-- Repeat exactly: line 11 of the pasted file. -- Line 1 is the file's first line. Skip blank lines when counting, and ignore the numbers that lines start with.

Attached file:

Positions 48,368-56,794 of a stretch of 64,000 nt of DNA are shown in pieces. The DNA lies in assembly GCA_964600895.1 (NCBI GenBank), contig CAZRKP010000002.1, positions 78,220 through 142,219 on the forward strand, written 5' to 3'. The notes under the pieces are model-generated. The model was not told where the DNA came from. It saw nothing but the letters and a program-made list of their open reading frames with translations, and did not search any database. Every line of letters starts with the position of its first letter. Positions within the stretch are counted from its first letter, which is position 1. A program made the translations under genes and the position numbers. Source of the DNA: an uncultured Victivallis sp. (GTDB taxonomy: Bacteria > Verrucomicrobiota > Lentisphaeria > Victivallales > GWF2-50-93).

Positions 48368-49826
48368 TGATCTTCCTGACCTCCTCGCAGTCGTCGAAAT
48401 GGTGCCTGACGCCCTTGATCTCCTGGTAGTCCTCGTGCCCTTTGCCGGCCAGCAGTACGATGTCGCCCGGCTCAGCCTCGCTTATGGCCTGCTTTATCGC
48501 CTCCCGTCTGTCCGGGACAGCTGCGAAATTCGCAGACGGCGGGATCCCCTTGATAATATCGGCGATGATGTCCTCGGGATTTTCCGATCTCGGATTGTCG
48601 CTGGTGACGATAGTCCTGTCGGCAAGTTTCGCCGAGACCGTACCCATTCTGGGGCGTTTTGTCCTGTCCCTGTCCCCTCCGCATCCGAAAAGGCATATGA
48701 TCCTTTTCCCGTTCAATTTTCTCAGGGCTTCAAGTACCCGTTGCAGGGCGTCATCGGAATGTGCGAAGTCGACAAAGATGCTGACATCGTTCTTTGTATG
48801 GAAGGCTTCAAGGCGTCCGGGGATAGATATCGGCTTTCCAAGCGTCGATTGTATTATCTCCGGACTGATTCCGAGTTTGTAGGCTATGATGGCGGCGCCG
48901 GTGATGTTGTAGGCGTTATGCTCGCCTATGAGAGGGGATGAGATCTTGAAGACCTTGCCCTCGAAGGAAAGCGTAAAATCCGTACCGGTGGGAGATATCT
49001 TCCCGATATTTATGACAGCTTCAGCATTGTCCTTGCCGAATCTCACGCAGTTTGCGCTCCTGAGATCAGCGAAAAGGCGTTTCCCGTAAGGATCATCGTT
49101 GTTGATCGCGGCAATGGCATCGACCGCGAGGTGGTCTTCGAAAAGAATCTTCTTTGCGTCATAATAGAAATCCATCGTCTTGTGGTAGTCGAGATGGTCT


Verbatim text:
49101 GTTGATCGCGGCAATGGCATCGACCGCGAGGTGGTCTTCGAAAAGAATCTTCTTTGCGTCATAATAGAAATCCATCGTCTTGTGGTAGTCGAGATGGTCT